They say you are able to make an overall assessment about the discipline of a nation from its driving conditions on the roads. So, what then can be said about driving in Pakistan?
Pakistan is a rapidly developing country with some of the most scenic and beautiful landscapes in the world, picturesque mountain ranges, cities steeped in centuries old history and varying rural villages. The most common mode of transport is by car and in order to explore such diversity one of the best ways is to drive.
What then about driving in Pakistan?
Well, Pakistan is home to many talented, kind and hospitable people, unless, it seems, they are on the roads driving that is!
Whether you are a visitor in Pakistan or a seasoned overseas Pakistani, one of the biggest stress you will encounter is the traffic on the roads and driving. One would think that the responsibility of driving safely would be a universally assumed rule, right? Well, think again because it doesn’t quite seem to work that way in Pakistan!
Driving conditions generally can be nerve wracking as it is not only cars and motorbikes on the roads, you will encounter cattle casually strolling alongside the pedestrians, road vendors, large cargo trucks, rickshaws, Qinqi’s and is just to name a few!
However, none of these amount to the stress you can endure due to lack of driving etiquette and zero consideration. It’s fair to say that around 10-15% of the general public may practice this, but everyone else seems to have no intention of making life easy for anyone including themselves.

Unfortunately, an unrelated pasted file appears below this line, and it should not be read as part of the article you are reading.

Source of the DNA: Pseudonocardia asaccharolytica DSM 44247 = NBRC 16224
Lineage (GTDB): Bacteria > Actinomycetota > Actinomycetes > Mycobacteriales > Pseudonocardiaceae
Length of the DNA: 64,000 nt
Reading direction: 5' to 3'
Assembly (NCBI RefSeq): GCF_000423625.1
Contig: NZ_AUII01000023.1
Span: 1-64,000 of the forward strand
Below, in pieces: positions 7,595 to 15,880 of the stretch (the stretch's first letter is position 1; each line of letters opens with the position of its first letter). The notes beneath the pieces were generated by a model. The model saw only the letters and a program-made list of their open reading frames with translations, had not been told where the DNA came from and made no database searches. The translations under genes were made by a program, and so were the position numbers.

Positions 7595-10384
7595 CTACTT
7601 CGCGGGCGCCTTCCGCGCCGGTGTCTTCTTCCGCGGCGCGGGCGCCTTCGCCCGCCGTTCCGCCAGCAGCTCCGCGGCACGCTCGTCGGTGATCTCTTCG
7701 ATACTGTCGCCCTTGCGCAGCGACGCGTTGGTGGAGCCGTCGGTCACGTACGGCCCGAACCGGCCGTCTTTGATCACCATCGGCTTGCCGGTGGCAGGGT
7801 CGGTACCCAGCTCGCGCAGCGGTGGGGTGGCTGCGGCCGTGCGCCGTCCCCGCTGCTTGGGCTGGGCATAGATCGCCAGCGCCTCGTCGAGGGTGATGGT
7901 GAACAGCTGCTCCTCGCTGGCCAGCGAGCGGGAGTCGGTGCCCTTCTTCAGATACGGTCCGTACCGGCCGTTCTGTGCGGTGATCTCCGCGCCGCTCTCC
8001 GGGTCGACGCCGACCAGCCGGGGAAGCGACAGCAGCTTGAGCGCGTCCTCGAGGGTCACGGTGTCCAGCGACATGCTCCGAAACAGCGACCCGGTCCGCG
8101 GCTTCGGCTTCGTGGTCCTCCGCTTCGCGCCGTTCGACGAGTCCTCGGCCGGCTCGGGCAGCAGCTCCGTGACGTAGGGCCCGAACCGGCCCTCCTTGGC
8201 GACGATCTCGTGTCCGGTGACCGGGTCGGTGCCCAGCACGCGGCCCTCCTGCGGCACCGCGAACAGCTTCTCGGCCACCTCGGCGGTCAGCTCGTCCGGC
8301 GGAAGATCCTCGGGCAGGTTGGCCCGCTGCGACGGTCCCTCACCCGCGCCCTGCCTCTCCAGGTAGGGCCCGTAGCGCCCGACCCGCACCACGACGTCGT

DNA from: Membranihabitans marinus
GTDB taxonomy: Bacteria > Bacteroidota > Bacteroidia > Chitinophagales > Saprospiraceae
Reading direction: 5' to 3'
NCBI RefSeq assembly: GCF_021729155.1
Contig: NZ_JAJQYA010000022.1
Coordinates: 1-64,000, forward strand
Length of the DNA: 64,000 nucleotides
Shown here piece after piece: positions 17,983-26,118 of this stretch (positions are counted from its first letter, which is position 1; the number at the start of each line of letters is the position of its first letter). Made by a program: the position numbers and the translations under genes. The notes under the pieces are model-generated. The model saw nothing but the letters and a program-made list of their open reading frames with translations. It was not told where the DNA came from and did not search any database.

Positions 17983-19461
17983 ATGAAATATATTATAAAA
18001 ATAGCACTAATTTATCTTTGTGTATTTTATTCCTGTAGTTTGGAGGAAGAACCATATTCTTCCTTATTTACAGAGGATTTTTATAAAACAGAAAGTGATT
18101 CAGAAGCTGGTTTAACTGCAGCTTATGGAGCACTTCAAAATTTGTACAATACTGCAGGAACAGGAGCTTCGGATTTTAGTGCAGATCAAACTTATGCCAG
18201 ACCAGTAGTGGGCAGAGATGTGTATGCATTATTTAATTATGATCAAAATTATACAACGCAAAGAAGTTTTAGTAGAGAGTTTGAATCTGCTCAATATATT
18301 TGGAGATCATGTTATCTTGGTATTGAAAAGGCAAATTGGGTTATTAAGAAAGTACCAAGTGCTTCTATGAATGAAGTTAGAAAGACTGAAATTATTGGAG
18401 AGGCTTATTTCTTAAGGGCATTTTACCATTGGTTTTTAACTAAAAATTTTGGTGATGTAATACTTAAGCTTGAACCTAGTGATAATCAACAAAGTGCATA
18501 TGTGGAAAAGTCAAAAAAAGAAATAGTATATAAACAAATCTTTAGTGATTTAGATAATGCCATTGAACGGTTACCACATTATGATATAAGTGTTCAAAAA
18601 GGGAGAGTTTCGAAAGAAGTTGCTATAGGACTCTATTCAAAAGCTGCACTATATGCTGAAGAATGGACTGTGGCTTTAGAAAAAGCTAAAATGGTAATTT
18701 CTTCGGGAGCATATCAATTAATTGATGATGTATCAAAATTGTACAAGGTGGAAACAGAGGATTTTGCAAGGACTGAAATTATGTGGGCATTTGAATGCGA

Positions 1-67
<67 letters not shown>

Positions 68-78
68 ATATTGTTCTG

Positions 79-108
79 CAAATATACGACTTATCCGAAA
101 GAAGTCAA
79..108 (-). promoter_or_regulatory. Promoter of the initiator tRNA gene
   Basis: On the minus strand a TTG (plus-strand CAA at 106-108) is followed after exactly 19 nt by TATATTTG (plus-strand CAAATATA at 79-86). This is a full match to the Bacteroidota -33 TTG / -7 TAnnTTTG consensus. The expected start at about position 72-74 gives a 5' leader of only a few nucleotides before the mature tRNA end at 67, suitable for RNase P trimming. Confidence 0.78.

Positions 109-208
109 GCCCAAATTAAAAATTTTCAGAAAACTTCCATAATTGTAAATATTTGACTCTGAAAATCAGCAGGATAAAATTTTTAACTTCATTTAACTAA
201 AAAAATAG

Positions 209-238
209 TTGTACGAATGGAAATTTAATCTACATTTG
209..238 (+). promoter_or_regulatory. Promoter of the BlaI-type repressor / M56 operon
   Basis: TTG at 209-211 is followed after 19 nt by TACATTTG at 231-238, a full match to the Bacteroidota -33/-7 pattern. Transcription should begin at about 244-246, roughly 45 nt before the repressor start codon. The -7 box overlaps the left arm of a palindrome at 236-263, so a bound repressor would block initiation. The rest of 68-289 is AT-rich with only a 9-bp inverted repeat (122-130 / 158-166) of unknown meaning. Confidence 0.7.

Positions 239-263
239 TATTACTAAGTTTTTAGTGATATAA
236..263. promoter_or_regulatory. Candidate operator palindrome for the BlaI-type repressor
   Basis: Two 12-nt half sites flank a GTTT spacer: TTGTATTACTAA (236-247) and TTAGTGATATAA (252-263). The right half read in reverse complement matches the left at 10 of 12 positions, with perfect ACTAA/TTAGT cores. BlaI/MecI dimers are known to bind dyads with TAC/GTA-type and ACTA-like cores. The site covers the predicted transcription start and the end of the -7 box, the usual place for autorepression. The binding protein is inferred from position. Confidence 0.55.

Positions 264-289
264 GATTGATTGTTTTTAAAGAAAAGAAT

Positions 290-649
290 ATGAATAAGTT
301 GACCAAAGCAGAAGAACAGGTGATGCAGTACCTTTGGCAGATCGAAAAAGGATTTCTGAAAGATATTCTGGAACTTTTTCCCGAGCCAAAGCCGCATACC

It leaves one wondering what happens to a generally laid back nation once they hit the roads? What’s the rush? Why is everyone in such a hurry and where do all these people need to be? Quite often in their haste drivers risk not only their own lives but the lives of many others too and all for what? Just to cut in front of the car ahead!
It’s fair to say that this generally philanthropic country could benefit greatly with a little discipline and a lot of care and attention to other drivers on the roads. The question is how? Should the government impose stricter fines (a strategy universally used in most developed nations)? Should there be tighter regimen before handing out Drivers Licenses (as there doesn’t seem to be much difficulty in acquiring one)? Perhaps both and much more.
Whatever we need to do, we should go ahead and do it now. Driving in this beautiful Pakistan could truly be an extremely pleasurable and enriching experience. With the changing landscape from North to South, the hospitality offered by locals and the ever-increasing road infrastructure, driving in Pakistan could become from the most stressful to the most stress alleviating.